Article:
Even if you think our School Board’s handiwork on a new school is lacking, a big problem with going back to the drawing board at this point is timing: Halifax has a narrow window of opportunity (i.e., this November) to pass a sales tax referendum to pay a major share of a new HCHS. Ripping up the School Board plan (developed by a very reputable firm, Moseley Architects) and developing a new one would be a nearly impossible task at this point: even if the designers could uphold their end of the bargain, there would still be the challenge of getting the Halifax County Board of Supervisors on the same page with the School Board and vice versa — all in time to draw up and approve a draft referendum to place on the November ballot. How many all-nighters are people willing to put into this grand endeavor? Trust me on this, the work product with all-nighters tends to be ... suboptimal.

Our new motto for rallying the community is “Team Halifax.” Team Halifax went to Richmond and proved the Doubting Thomas contingent (I serve as its president) wrong by convincing the General Assembly to give Halifax County the right to vote on its own 1-cent sales tax for financing the new school. It was an incredible feat: along with top-notch work by Del. James Edmunds, local leaders such as Dennis Witt, Joe Gasperini, Halifax County Chamber director Mitzi McCormick and many others went to the capital to argue the case for Halifax County. So now we’ll return home and fight battles that should have been fought and settled before anyone deigned to drive to Richmond? C’mon people.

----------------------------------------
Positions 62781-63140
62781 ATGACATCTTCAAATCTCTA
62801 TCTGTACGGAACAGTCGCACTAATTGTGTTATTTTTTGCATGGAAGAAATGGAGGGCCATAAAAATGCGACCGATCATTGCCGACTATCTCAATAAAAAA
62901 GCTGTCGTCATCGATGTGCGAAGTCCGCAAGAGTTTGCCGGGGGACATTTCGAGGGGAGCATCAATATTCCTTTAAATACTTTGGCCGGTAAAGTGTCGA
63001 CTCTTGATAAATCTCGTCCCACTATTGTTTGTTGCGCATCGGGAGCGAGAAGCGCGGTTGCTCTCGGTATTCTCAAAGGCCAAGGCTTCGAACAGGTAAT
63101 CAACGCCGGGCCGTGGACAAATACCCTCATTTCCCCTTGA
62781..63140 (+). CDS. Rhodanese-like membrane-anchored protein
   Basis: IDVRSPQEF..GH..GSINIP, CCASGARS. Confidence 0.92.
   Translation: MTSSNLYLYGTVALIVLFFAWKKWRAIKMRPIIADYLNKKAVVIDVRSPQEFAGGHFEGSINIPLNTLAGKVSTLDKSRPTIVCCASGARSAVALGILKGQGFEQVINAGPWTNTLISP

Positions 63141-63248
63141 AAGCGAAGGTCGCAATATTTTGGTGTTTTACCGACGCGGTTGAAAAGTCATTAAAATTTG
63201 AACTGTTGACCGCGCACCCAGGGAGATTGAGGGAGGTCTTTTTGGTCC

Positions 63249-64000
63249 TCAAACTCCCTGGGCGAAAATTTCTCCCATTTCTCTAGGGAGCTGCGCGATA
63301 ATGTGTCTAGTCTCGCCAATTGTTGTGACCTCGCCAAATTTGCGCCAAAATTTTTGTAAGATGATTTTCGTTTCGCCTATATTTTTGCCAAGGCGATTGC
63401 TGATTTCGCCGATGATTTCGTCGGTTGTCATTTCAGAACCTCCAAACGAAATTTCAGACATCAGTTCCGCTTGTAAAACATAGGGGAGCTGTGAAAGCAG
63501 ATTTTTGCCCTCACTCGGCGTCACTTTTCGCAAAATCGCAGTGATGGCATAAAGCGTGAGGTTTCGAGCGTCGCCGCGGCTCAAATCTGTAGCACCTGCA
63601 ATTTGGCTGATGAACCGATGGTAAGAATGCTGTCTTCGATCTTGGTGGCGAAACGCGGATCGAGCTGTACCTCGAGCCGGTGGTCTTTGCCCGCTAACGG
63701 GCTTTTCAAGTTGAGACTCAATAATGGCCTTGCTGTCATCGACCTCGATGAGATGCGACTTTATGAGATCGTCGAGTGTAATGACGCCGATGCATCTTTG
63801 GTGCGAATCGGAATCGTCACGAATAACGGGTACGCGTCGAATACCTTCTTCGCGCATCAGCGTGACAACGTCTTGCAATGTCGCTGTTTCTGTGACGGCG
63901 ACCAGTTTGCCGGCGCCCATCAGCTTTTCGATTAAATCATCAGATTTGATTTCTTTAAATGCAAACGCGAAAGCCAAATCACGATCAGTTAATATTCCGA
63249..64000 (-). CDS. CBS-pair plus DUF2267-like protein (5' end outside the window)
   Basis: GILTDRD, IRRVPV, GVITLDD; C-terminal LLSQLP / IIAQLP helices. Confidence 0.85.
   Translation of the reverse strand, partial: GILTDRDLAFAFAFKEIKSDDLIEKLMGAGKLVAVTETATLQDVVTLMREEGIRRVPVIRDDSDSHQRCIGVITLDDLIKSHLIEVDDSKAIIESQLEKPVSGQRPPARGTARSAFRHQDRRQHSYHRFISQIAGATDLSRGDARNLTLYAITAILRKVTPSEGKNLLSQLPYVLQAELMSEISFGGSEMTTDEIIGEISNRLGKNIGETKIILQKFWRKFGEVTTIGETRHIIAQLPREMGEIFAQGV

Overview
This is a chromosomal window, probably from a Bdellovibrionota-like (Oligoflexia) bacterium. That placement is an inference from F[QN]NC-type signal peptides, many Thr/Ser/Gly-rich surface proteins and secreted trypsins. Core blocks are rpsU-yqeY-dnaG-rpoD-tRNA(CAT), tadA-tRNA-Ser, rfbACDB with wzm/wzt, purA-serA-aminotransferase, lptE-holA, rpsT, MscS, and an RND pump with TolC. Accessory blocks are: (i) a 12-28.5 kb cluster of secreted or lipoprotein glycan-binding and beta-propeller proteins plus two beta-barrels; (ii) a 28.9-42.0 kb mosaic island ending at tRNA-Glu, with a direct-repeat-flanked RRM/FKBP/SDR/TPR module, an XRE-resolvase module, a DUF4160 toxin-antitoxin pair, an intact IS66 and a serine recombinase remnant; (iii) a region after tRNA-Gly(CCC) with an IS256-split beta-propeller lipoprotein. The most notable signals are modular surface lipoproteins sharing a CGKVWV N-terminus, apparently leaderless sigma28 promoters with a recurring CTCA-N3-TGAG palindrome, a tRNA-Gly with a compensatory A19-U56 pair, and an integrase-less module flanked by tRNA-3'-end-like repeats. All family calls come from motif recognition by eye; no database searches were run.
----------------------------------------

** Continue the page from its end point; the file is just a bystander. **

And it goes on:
Because the School Board plan is naturally subject to “a second opinion” — the stated reason for the Board of Supervisors hiring its own architect — this doesn’t imply the plan is a bad one. In fact, the Moseley design strikes me as excellent. Can improvements be made? Sure. Can dollars be shaved off the $99 million price tag? Likely again, the answer is yes. In conducting a facilities tour of the existing high school a few months back, HCHS Principal Michael Lewis voiced a desire that I thought was spot-on: to save the Blue Comet gym, one of the largest in the state. (As noted earlier, we no longer build high school facilities like HCHS in this enlightened day and age. That doesn’t mean that we children of the ‘70s got everything wrong.) Our current-day Comet basketball team (a truly fantastic bunch) showed what happens when Blue Heaven starts to rock. I agree with Lewis: it would be great to save the gym, and perhaps more than a few dollars. Whether it’s feasible to do so in the context of the broader objective is to be determined.